Saving Lives at Super Bowl LIII: A Social Justice Re-Cap of The Gaudiest Weekend in Atlanta

NFL player Antonio Brown helps pack up and donate 5,000 bowls of Campbell’s Chunky Soup for the Pittsburgh Food Bank on June 12, 2018 in Pittsburgh, PA.
NFL player Antonio Brown helps pack up and donate 5,000 bowls of Campbell’s Chunky Soup for the Pittsburgh Food Bank on June 12, 2018 in Pittsburgh, PA.
Photo: Jason Merritt (Getty Images)

“Then get over here,” yelled a 20-something-year-old black woman into her phone outside of the posh Dior store in Buckhead section of Atlanta. I could overhear her complaining that a client hadn’t arrived in time and that she was going to lose money. In Los Angeles everybody is a writer. In D.C. everyone is a consultant, and in Atlanta everyone is doing public relations. This last week in Atlanta, as the city was flooded with business and philanthropy from all over the county, PR was probably the second most important job on the ground behind New England Patriots offensive lineman.


While most of America looks at the Super Bowl as a chance to eat wings and watch a game, for hundreds of organizations, charities, and associations it’s a chance to recruit; to raise awareness and highlight things that need to be fixed in America. In many levels the off-the-field action was more satisfying and fulfilling than anything that happened inside Mercedes-Benz Stadium.

Much of the charity work in and around Atlanta during the Superbowl had to do with the Player’s Coalition, a group which has been polarizing to some players and NFL fans alike. For the uninitiated or the boycotting, the Player’s Coalition split in 2018 over some fundamental issues. Think of it like a Malcolm X vs. Martin Luther King Jr, type of moment, maybe Professor X vs. Magneto if that’s more your style.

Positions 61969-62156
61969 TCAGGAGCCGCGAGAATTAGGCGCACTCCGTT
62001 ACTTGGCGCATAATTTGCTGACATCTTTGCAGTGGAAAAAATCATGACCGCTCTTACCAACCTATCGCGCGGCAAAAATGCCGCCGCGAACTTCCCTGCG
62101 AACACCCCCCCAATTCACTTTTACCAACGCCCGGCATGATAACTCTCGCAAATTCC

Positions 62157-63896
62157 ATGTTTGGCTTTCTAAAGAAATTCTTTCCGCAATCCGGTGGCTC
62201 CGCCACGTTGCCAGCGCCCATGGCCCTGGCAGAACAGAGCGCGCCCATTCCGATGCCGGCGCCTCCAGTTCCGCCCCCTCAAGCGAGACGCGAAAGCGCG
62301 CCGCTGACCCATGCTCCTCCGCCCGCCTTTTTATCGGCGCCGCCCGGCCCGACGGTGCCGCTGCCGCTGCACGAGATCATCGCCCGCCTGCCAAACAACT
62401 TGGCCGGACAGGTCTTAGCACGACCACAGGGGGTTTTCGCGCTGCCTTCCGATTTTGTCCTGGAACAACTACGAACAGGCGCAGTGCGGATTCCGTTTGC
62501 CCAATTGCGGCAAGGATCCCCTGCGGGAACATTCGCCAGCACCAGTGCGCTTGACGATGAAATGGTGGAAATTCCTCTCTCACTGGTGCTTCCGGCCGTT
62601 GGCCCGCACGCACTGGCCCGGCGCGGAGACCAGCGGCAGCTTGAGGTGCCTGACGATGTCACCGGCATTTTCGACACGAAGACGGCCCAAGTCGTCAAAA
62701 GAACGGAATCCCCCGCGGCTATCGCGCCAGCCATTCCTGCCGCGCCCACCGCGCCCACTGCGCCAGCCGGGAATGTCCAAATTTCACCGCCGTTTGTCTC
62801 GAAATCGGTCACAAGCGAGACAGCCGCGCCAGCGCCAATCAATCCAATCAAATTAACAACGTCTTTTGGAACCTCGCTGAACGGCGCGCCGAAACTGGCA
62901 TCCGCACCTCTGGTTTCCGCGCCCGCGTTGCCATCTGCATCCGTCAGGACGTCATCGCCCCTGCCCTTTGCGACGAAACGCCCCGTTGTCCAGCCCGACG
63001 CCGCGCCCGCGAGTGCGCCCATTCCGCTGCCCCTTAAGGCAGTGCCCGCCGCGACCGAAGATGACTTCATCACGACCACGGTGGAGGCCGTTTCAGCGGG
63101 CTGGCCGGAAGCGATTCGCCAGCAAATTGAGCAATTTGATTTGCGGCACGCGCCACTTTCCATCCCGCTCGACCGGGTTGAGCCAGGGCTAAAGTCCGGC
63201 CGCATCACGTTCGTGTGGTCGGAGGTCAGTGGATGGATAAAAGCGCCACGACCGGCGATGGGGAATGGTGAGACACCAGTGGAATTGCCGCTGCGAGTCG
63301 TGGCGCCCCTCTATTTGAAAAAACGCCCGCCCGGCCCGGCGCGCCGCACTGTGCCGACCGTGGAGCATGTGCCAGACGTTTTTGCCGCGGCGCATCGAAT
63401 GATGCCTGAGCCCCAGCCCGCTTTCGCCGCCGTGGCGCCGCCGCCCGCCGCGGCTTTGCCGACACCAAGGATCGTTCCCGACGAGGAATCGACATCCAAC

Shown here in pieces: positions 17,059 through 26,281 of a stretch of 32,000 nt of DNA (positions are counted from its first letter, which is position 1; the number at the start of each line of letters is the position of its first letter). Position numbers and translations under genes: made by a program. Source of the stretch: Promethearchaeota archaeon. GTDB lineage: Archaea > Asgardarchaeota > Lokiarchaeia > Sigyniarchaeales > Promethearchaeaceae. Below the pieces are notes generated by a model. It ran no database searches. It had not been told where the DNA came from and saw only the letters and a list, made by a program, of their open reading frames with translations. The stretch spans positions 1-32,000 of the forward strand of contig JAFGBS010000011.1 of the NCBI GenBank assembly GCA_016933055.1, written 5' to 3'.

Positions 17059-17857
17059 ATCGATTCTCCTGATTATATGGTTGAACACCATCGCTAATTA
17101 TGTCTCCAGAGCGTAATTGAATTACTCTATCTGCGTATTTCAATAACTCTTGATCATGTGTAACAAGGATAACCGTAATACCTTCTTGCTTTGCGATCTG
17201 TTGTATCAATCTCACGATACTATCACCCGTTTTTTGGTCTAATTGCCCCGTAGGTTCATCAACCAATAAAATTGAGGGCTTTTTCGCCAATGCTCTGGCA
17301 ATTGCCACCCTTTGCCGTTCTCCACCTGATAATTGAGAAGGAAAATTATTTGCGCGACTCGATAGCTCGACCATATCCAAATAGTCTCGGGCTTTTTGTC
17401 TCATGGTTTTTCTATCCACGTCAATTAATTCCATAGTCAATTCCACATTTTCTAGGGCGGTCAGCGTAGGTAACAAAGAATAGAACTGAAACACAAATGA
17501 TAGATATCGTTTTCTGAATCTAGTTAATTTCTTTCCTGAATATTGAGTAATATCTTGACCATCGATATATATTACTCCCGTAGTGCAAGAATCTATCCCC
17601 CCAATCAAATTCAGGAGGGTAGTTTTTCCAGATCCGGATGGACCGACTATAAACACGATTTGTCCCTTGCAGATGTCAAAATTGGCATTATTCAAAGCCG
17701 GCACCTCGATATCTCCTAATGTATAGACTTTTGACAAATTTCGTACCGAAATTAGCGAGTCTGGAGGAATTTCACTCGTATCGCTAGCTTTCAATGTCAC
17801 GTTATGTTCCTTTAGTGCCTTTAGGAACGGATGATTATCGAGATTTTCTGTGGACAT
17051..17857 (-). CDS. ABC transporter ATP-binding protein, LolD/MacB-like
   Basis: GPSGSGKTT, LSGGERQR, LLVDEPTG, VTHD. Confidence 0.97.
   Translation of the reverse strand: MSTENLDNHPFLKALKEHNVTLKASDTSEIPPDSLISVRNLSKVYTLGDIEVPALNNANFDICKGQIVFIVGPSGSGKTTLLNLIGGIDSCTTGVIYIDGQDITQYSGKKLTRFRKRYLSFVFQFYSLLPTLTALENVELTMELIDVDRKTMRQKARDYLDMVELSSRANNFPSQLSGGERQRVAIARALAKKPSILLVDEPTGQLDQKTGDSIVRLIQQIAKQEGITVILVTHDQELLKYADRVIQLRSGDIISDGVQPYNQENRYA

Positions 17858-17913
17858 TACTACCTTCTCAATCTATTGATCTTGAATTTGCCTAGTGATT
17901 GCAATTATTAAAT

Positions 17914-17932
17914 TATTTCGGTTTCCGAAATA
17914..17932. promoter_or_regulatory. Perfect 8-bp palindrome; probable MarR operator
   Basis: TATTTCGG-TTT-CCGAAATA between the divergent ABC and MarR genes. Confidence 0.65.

Some players like Malcolm Jenkins (safety, Philadelphia Eagles), and Anquan Boldin (retired wide-receiver, Arizona Cardinals/Baltimore Ravens) wanted to work more with the NFL and seek a 90 million dollar investment in a social justice package, while other players like Eric Reid (safety, San Francisco 49ers/ Carolina Panthers), wanted to address larger issues of black oppression in the United States. The popular hot take among many African Americans is that the Player’s Coalition sold out thus tainting the NFL, the Super Bowl and ruining Christmas for everyone. The reality on the ground in Atlanta however was a bit more complex.

For all of the problems associated with the NFL the opportunity for charitable work during the Super Bowl, a week when over 400 million dollars would be flowing in and out of metro Atlanta, can’t be overlooked. In a large gothic looking tope building just up from Mid-town Atlanta I attended a launch for Selah Freedom, an organization dedicated to ending child sex trafficking. Atlanta is one of the sex trafficking capitals of the county; a problem so bad that Mayor Lance Bottoms has spoken about it frequently and it was even the topic of a Being Mary Jane episode. During Super Bowl week, sex trafficking gets even worse as boys and girls are kidnapped and shipped in to be sold and abused.

“Within 48 hours 80 percent of future victims are approached by someone who just says ‘Are you hungry? I bet you need a place to stay. I bet your parents don’t know how to love you, I’ll love you. And that’s it,” said Elizabeth Melendez Fisher, President and CEO of Selah Freedom.